The following review appeared 14 August 1999 on the Mark Twain Forum.
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Harrisburg Area Community College
Commissions are donated to the Mark Twain Project
Scheduled to appear in September 1999, this new Mark Twain artifact is likely to be on every Twainian's Christmas wish list. While not an indispensable addition to scholarly libraries, how can any lover of Twain resist adding this two-CD set to their collection? After the release of Hal Holbrook's long awaited Mark Twain Tonight video earlier this year, The Diaries of Adam and Eve is the most interesting media release of 1999--for entertainment purposes, that is (excluding CD-ROMs of more educational intent).
The best aspect of this set is the content itself, of course, which follows the text of Fair Oaks' own 1997 expanded edition with excerpts from the 1897 British edition of "Adam's Diary." Weaving all the relevant words Twain placed in the mouths of our mythological great-great-great-great-great-etc. grandparents, the reading time runs just over two hours and thus makes for an evening of enjoyable, well-put-together listening. (Disc 1 runs approximately 61 minutes, Disc 2 about 64. Disc 1 covers Eve's birth to the fall; Disc 2 contains the material after the eviction notice.)
It is important to point out that this is an audio reading and not a dramatic presentation. Despite the considerable talents of both Mandy Patinkin and Betty Buckley--Adam and Eve respectively--little attempt was made to have them "act" their parts. Instead, each reads their passages often with little inflection or nuance, which may strike some listeners as a dry approach. Warmth and enthusiasm are provided in the voice of Walter Cronkite, who reads a short introduction and the brief narrative segues, as well as an extended conclusion emphasizing the relationship between Sam and Livy Clemens. This conclusion is a real bonus to the package, including passages from letters between the Clemenses, the models for Twain's Edenic couple. The Cronkite passages both frame and provide context for the reading, adding insights into the drafting and publication history of the manuscripts.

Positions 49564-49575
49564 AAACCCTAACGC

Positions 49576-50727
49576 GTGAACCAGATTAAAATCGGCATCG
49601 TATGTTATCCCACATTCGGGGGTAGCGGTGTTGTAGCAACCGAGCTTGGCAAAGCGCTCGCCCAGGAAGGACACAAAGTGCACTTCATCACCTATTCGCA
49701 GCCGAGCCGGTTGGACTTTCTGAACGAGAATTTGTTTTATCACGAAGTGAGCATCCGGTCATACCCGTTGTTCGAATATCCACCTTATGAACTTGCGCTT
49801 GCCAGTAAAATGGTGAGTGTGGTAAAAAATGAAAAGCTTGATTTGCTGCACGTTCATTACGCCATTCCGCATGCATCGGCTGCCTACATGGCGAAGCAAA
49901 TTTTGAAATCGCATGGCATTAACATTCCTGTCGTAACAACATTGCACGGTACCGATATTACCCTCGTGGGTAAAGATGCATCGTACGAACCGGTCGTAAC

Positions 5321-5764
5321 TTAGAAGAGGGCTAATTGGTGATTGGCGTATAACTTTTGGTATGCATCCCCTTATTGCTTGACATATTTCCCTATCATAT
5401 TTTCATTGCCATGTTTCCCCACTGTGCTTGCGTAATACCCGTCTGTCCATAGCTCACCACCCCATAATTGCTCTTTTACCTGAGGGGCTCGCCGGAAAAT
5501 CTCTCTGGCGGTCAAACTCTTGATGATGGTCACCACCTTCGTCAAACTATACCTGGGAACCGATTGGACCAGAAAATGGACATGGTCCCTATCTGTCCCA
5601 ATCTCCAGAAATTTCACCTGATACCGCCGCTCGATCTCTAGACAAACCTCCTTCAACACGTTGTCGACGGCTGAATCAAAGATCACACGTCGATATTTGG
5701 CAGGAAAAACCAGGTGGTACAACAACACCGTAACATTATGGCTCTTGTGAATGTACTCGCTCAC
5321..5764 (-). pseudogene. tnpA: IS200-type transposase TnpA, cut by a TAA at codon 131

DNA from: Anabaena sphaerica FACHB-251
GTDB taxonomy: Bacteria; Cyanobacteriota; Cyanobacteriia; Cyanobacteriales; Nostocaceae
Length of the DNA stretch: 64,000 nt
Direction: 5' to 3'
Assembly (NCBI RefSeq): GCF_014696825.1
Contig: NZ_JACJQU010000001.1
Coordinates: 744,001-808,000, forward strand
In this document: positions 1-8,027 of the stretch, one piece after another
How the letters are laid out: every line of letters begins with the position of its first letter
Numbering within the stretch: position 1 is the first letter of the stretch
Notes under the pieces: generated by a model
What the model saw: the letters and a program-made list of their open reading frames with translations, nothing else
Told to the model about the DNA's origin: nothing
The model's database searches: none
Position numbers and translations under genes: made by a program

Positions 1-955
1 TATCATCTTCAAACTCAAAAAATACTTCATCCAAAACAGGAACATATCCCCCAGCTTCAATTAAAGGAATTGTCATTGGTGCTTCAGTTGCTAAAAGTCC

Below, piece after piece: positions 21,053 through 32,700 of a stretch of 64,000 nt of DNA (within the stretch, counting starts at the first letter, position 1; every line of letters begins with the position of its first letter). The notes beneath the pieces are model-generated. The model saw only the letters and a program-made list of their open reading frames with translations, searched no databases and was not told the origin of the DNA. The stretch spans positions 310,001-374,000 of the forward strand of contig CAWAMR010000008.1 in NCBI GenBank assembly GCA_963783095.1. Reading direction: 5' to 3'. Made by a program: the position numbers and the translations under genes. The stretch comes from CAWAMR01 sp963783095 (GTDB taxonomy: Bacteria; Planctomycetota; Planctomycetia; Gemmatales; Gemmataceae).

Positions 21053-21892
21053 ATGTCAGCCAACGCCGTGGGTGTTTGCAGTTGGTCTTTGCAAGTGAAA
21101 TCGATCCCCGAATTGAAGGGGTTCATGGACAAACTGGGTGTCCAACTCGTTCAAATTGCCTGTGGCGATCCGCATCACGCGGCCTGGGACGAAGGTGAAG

Lester Seigel's occasional incidental music helps create mood and ambiance, and provides breaks in the long reading, but the actors themselves were clearly directed to let the text speak for itself. Of the two principal readers, Buckley seems to be enjoying herself in her aural portrayal. She is girlish, whimsical, and wry. To my ears--and this is no doubt only personal taste--Adam seems tired and wooden, reciting words of a character rather than from within the character. I concede this is an arguable point, and by no means should this opinion discourage anyone from deciding for themselves how they like Patinkin's interpretation.
With the advent of audiobooks now available on compact disc, new formats bring both new advantages and sometimes discouraging disadvantages. The primary advantage is durability, as CDs rarely have the fatal conflicts cassette tapes occasionally have with hungry players. In addition, CDs can be enjoyed on home or car stereos, and on most computers as well. But one inconvenience is that it is difficult, on most players, to return to where you left off unless you luckily stop reading at the end of a chapter. Otherwise, when you return to the book, the reader will have to reread possibly lengthy passages before catching up to the last point of reading. This also makes it difficult to find specific quotes or passages; if an instructor would like to record particular sections for classroom use, some patience is likely to be required.
For example, Disc 2 has six chapters, meaning each is approximately ten minutes long. Fortunately, each is indicated by musical interludes that can signal the reader running out of time. My personal equipment does not have a "pause" button, which makes incoming phone calls a major disruption. My DVD player did not like this disc--but then again, it has previously rejected Bob Seger and John Lennon bootleg CDs. So I cannot give an adequate judgement of the sound quality, as my computer player is blessed with low budget speakers that sounded fine in some sections, overdriven in others. I presume the fault is in my equipment, not the product itself.
Before this offering, the best dramatizations of the Adam and Eve characters appeared in the claymation Adventures of Mark Twain (1985), which featured a comic Adam and self-assured Eve in a pastiche of Twain works. David Birney also produced an excellent rendition with his then wife, Meredith Baxter-Birney, but this stage show is not readily available on video and does not include much of the material here. So this new production is not only a welcome addition to Twain media libraries; hopefully it is a harbinger of things to come.